SHALLOTTE - The Shallotte Police Department urges people to be aware of fraudulent scams. A recent scam making its rounds in the Shallotte area involves a person posing as the IRS.
“Be aware so you don’t become a victim of fraud,” Captain Scott Branning of the Shallotte Police Department said.
Earlier this week, scammers contacted a Shallotte resident. Claiming to work for the legal department of the Federal IRS, the scammer told the victim she owed the IRS money for not paying her taxes. The scammer went on to say that the victim had crimes of theft by deception and intentionally not paying taxes.
The scammer claimed she would help the victim keep the matter from going to court if the victim would go to the bank and withdrawal $3,000. The victim was instructed to purchase five Reload Cards in the amount of $500 and one for $70 and to give the caller the card numbers.
“A lot of phone scams are similar. They tell you to purchase Reload cards or to make money transfers,” Branning said. “Don’t do it.”
Branning said the IRS will never ask you to pay for past due taxes in this manner. According to the IRS, this isn’t a new scam and it has hit nearly every state in the country.
The IRS says victims are told they owe money to the IRS and it must be paid promptly through a pre-loaded debit card or wire transfer. If the victim refuses to cooperate, they are threatened with arrest, deportation, license revocation or suspension of a business license.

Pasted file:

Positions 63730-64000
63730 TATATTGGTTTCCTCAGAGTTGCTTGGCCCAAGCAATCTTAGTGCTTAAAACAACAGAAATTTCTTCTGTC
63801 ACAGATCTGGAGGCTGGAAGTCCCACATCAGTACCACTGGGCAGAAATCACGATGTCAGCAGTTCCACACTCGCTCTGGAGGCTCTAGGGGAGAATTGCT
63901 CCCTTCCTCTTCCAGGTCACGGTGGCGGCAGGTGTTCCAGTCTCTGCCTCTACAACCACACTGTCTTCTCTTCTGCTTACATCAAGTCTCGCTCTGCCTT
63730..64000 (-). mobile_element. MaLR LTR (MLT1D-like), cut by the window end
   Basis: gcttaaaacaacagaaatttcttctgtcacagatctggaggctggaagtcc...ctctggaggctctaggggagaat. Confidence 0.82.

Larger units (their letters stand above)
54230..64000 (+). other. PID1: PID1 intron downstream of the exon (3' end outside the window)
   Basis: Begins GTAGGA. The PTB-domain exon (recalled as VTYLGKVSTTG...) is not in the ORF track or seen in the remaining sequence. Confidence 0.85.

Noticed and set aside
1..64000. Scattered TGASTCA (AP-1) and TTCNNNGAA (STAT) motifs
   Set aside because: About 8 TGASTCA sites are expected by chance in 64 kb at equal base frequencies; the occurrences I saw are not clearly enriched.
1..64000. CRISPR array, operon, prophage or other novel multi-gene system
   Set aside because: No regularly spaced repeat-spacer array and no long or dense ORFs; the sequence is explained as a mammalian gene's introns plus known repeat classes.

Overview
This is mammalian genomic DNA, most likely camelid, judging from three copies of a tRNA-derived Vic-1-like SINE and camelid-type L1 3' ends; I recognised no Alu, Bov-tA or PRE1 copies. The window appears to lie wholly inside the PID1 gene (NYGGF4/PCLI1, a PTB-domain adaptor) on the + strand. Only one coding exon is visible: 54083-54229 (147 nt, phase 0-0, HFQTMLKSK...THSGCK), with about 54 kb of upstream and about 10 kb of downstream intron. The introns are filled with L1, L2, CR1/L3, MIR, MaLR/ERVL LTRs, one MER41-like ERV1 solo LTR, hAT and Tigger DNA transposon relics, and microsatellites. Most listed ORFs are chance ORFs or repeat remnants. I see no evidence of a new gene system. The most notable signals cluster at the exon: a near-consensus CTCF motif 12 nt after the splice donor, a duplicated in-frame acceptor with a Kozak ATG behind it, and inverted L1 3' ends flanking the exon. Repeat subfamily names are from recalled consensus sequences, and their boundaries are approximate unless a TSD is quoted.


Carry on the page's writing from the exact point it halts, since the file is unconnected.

“Rest assured, we do not and will not ask for credit card numbers over the phone, nor request a pre-paid debit card or wire transfer,” said IRS Acting Commissioner Danny Werfel in a 2013 press release on www.irs.gov.
Werfel went on to say the IRS would not call and threaten with arrest, deportation or license revocations. He said this is a clear sign that the phone call is a scam. He said the first IRS contact with taxpayers on a tax issue is likely to occur via mail.
If you get a call from someone claiming to be the IRS, here’s what you should do:
If you know you owe taxes or you think you might owe taxes, call the IRS at 1-800-829-1040. The IRS employees at that line can help you with a payment issue – if there really is such an issue.
If you know you don’t owe taxes or have no reason to think that you owe any taxes (for example, you’ve never received a bill or the caller made some bogus threats as described above), then call and report the incident to the Treasury Inspector General for Tax Administration at 1-800-366-4484.
You can file a complaint using the FTC Complaint Assistant; choose “Other” and then “Imposter Scams.” If the complaint involves someone impersonating the IRS, include the words “IRS Telephone Scam” in the notes.
The IRS also reminds taxpayers that the IRS does NOT initiate contact with taxpayers by email to request personal or financial information. This includes any type of electronic communication, such as text messages and social media channels. The IRS also does NOT ask for PINs, passwords or similar confidential access information for credit card, bank or other financial accounts. Recipients should not open any attachments or click on any links contained in the message. Instead, forward the email to email@example.com.
For more information on how to protect yourself from an IRS scam, visit www.irs.gov.